It's that time of year again, the time of grand, life-altering pronouncements known collectively as resolutions.
I've known this time well over the years.
Nearly every single year during my 20s and most of my 30s, my resolutions always included the following:
I didn't manage to quitting smoking until I turned 40, and the whole Move More, Eat Well part? It followed in my 43rd year.
But let me tell you something about resolutions: I don't buy 'em.
To me, resolutions are things we set up in our minds that we want to be really firm in our commitment to, but then when we miss the mark, they seem to encourage us to give up somehow. They whisper in our ears, "It's okay… you gave it your best shot… you can't really make this change happen."
There's a crash-and-burn factor that is all to familiar when making resolutions. It's that all or nothing mentality. If you miss the mark, somehow, the journey ends.
I think a much more revolutionary thing to do when you're setting out to make changes is to work more on your attitude, an attitude that says: Guess what? I'm not perfect, but I'm going to keep showing up and trying.
The past 12 months have not been a success for me, if you're only measuring my worth in weight. Yes, I put on 12 pounds since January 1st. But I also kept exercising and I worked really hard in my personal life to make changes that made me a much more loving and loveable person. In short: I put a lot of effort into living the best life possible and to me, that's really what this whole self-care revolution is all about.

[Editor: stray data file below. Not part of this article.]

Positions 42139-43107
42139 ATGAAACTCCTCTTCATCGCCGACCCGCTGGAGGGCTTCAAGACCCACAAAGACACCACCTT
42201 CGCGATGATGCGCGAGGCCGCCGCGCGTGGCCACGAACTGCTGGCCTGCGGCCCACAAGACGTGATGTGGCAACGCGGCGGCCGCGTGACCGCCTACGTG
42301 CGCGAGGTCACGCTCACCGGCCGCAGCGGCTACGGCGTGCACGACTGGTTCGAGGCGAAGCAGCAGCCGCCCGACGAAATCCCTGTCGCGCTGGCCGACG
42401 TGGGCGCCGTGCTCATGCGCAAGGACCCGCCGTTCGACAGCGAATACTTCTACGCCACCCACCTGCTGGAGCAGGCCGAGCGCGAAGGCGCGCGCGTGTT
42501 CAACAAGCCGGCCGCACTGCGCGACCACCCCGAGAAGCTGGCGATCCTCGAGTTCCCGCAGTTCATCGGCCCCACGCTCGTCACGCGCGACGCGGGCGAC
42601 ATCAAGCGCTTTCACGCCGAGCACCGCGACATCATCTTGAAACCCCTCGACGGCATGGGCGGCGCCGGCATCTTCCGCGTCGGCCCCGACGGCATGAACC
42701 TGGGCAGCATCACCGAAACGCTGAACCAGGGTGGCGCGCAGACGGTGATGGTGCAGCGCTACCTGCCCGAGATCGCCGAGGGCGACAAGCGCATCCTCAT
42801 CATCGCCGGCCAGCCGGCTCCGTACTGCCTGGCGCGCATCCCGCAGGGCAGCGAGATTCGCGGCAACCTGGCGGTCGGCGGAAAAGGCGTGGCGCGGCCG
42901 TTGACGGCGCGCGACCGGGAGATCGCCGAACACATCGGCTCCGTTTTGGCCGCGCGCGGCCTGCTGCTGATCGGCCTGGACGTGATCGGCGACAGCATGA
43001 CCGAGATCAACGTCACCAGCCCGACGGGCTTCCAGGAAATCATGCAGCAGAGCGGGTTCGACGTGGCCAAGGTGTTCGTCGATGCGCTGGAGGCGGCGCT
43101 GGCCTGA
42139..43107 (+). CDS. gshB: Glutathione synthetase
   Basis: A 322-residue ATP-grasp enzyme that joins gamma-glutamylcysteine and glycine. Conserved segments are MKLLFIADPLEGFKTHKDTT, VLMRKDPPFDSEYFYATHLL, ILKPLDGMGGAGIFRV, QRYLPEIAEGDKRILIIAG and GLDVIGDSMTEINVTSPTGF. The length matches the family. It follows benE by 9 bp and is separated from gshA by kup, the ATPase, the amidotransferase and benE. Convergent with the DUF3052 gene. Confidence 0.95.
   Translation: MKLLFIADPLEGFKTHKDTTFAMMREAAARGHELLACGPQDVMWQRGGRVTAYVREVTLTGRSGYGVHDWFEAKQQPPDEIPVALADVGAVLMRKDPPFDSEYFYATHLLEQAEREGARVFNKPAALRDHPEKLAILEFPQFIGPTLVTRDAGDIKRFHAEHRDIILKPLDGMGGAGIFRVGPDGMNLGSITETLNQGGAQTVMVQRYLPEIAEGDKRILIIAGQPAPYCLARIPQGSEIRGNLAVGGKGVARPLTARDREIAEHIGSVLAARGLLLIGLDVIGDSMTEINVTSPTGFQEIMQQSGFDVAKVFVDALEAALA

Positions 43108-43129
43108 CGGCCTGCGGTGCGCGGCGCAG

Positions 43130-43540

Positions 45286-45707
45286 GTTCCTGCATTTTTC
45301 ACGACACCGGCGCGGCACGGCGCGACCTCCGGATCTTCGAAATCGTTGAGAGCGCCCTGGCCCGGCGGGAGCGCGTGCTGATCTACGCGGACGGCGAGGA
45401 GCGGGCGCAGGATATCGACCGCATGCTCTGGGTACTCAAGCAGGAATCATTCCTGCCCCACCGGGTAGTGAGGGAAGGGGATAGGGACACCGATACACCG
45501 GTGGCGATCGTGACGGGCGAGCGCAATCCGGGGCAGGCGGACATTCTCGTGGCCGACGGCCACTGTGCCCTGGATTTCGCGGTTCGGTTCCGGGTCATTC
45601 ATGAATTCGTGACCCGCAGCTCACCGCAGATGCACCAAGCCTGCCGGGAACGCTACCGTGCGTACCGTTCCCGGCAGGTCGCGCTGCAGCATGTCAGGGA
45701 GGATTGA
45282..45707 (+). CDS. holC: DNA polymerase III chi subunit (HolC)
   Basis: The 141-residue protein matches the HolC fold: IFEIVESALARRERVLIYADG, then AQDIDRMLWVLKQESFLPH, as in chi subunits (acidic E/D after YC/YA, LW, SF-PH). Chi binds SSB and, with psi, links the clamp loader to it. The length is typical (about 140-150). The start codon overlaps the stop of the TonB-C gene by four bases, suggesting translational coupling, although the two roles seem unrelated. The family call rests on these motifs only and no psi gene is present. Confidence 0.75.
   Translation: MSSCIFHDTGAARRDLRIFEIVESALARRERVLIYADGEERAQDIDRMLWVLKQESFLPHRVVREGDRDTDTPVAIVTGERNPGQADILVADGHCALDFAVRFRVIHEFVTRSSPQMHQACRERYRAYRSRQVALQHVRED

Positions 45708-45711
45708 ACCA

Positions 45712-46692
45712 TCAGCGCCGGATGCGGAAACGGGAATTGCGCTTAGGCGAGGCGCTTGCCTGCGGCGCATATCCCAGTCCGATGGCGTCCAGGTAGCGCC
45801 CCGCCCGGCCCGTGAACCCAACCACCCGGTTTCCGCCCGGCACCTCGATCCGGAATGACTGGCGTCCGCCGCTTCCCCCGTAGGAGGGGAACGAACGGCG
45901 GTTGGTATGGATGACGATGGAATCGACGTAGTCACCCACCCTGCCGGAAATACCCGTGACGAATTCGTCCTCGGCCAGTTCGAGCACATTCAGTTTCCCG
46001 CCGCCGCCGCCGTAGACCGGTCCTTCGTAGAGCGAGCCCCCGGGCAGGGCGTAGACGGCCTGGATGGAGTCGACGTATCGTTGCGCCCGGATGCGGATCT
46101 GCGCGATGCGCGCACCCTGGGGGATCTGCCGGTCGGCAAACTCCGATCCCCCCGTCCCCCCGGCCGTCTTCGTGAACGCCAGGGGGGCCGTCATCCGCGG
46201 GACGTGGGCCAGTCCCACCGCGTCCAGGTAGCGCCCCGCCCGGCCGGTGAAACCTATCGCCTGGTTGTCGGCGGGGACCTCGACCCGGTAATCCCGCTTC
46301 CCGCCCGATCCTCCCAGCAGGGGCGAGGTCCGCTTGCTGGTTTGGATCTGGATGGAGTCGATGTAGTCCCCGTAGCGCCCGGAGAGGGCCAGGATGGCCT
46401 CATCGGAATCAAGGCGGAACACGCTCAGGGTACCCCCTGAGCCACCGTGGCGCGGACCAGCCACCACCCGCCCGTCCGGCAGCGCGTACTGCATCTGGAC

How can you connect to your life and give yourself the time and care that is needed?
That, my friends, is really at the core of Move More, Eat Well 2.0. This class isn't a competition to Skinnyville. It's simply a way to document how your care for yourself and to understand your successes and failures along the way.
Failure isn't a term I shy away from anymore because what may initially seem like a negative is really a positive. It all depends on how you look at it. I've learned, and continue to learn, that my perceived failures are really just opportunities for growth and understanding.
And then, I just continue to keep showing up.
I recorded a short video from my basement—a Treadmill Talk, if you will—to invite you to consider joining me for a year of Moving More and Eating Well.
I'm not a personal trainer or a licensed nutritionist. I do not have a secret revelation that will make this process easier. But I'm here, knee deep in the hoopla of showing up and trying to make small changes that add up to better health and overall fitness.